Adenylyl cyclase activity

Adenylyl cyclase activity was measured by a protein binding assay [46]. Cell pellets were thawed and homogenised in a glass douncehomogeniser containing ice-cold homogenization buffer (0.3 M sucrose, 25 mMTris, pH 7.4). A 40 μL sample of homogenate was then added to 30μL premix buffer (final assay concentration 50 mMTris (pH 7.5), 5 mM Mg2+, 1 mM ATP (Sigma-Aldrich, Schnelldorf, Germany), 1μM GTP (G9002-25MG,Sigma-Aldrich, Schnelldorf, Germany), 250μM 4- (3-Butoxy- 4-methoxybenzyl) imidazolidin-2-one (RO20-1724, Abcam, USA), 20 mMcreatine phosphate (000000010621714001, Roche) and 130 U/mL creatine phosphokinase (C7886-500UN, Sigma-Aldrich, Schnelldorf, Germany)). The tubes were incubated at 37 °C for 10 min and the reaction terminated by the addition of 20 μL of 100% trichloroacetic acid and the tubes placed on ice for 10 min. Precipitated protein was pelleted by centrifugation at 2,900 × g for 20 min at 4 °C, the resulting supernatant was used to determine cAmp level by cAMP Direct Immunoassay Kit (Catalog#K371-100, BioVison, USA) according to the instruction. The adenylyl cyclase activity expressed as pmol cyclic AMP min-1 mg -1 protein.

Quantitative real-time PCR (qRT-PCR)

Total RNA was extracted from the three melanoma and HaCaT cell lines by using Trizol reagent (Invitrogen, Carlsbad, CA) according to the manufacturer’s instructions. qRT-PCR was performed using the SYBR® Green Realtime PCR Master Mix assay kit (Toyobo, Osaka, Japan) according to the manufacturer’s instructions. The primers of target genes were as follows: β1AR: 5’-ATCGAGACCCTGTGTGTCATT-3’ (forward) and 5’-GTAGAAGGAGACTACGGACGAG-3’ (reverse), β2AR: 5’-TTGCTGGCACCCAATAGAAGC-3’ (forward) and 5’-CAGACGCTCGAACTTGGCA-3’ (reverse), β3AR: 5’-GACCAACGTGTTCGTGACTTC-3’ (forward) and 5’-GCACAGGGTTTCGATGCTG-3’ (reverse), and GAPDH: 5’-GAGTCAACGGATTTGGTCGT-3’ (forward) and 5’-TTGATTTTGGAGGGATCTCG-3’ (reverse). The results were analyzed using the 2-ΔΔCt method as the following formula: ΔΔCt = ΔCtβ2/β3AR-ΔCtβ1AR, ΔCt = Ct target gene -CtGAPDH.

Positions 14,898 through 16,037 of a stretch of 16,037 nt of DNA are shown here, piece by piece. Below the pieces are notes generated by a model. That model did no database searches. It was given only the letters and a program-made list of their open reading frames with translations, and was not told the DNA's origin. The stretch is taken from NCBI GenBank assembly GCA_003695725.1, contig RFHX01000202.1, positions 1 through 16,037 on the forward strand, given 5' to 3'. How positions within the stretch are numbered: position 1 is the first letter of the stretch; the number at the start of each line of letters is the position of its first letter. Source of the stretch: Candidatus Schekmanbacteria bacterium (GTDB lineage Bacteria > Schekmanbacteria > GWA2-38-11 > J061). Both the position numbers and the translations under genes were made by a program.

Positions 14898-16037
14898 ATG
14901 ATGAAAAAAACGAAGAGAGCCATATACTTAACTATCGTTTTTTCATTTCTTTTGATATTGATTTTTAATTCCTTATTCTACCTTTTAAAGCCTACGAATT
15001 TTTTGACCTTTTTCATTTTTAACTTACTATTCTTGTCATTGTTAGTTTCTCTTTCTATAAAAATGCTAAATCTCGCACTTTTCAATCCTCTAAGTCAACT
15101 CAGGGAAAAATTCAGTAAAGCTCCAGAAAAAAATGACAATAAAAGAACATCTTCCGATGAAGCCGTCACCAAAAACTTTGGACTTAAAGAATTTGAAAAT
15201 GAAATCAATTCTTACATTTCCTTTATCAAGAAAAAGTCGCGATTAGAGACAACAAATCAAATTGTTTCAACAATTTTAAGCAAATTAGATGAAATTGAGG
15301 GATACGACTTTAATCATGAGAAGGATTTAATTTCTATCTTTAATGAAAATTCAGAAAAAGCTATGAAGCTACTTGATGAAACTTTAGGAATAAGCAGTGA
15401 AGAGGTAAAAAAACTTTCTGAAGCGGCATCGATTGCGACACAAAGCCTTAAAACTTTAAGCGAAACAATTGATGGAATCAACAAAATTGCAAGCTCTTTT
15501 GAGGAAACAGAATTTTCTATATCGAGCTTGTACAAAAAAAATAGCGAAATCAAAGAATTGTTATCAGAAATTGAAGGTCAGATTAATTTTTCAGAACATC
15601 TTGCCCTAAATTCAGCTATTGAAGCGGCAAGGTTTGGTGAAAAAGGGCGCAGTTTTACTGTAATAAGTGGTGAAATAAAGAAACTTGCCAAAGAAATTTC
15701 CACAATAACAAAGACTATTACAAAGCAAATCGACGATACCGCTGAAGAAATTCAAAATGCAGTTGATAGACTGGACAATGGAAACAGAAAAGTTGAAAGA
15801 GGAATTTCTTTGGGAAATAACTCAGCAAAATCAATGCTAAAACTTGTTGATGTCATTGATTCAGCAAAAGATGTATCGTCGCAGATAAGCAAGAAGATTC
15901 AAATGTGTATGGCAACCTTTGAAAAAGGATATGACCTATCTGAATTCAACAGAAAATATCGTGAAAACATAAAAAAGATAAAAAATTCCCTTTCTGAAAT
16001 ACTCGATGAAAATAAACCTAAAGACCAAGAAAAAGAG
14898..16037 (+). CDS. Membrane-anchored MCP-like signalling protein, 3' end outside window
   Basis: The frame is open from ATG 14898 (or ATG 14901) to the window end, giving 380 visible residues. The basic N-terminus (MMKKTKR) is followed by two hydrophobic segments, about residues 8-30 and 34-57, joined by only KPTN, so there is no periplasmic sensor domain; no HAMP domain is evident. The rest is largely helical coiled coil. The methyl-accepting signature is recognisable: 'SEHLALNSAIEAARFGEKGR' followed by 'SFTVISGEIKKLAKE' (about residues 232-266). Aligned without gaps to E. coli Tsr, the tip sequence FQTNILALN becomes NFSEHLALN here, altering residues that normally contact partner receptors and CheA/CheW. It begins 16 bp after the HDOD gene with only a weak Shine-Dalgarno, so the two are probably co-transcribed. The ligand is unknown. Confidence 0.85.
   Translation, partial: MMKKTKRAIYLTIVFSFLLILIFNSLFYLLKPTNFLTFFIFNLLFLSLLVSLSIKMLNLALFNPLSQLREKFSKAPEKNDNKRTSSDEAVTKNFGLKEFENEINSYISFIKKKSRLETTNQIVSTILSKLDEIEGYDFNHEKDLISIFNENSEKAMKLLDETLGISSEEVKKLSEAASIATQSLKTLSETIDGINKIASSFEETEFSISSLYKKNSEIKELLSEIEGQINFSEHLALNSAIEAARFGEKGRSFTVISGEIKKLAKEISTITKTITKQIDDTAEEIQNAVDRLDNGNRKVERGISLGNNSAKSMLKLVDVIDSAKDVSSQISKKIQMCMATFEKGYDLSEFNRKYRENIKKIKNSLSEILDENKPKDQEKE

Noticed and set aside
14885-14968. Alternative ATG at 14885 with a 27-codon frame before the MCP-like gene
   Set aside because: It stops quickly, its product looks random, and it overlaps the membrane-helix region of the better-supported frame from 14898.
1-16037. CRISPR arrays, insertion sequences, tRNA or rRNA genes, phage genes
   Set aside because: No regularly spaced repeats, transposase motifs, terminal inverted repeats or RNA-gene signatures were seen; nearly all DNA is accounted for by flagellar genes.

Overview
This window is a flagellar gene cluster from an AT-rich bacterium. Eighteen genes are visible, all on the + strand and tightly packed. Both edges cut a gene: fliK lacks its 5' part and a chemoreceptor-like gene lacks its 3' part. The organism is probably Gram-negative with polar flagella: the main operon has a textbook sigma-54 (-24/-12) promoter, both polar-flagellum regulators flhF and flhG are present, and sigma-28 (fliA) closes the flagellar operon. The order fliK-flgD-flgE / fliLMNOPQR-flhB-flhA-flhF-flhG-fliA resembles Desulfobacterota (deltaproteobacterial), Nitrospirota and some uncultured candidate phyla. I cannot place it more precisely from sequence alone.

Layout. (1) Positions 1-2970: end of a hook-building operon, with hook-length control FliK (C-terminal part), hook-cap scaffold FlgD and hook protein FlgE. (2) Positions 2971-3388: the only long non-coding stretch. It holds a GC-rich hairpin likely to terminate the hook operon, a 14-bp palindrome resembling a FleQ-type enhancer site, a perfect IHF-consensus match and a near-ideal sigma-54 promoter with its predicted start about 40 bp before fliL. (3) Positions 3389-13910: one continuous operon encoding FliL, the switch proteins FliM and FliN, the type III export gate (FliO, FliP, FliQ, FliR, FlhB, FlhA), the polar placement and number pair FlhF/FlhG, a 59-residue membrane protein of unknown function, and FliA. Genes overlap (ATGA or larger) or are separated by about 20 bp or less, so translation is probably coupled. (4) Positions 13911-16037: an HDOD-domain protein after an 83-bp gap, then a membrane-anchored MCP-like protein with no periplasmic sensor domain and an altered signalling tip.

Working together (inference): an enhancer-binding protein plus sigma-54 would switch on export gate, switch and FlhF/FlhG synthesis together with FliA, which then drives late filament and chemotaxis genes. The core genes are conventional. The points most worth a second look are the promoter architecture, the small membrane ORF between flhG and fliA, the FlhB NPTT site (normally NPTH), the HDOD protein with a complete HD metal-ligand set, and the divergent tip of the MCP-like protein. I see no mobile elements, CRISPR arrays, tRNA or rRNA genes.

Cell viability assays

The half-maximal inhibitory concentration (IC50) value was determined by AlamarBlue® assay (Invitrogen, Burlington, ON, Canada). A375 cells were plated in 96-well plates at a density of 2×103 and treated with 25μM-400μM propranolol (propranolol hydrochloride, P0884, Sigma-Aldrich, USA) for 24h, 48h and 72h. Cells were incubated with 10% of AlamarBlue overnight. Fluorescence of each plate was measured using a spectrophotometer at excitation 530 nm and emission 590 nm (Spectra MAX Gemini EM, Molecular Devices).

Cell cycle analysis by flow cytometry

A375,P-3 and P-6 cell lines were cultured at a density of 1 × 106 cells in 100 mm2 culture dishes (Corning, China) and were treated with 100 spectrophotometer 24h. Cells were then harvested, washed, fixed overnight in 70 % ethanol at −20°C, after washed with PBS, digested with RNase A, stained with propidium iodide (50 with propidiumilyzed by flow cytometry using BD AccuriTMC6 (Becton, Dickinson and Company, USA).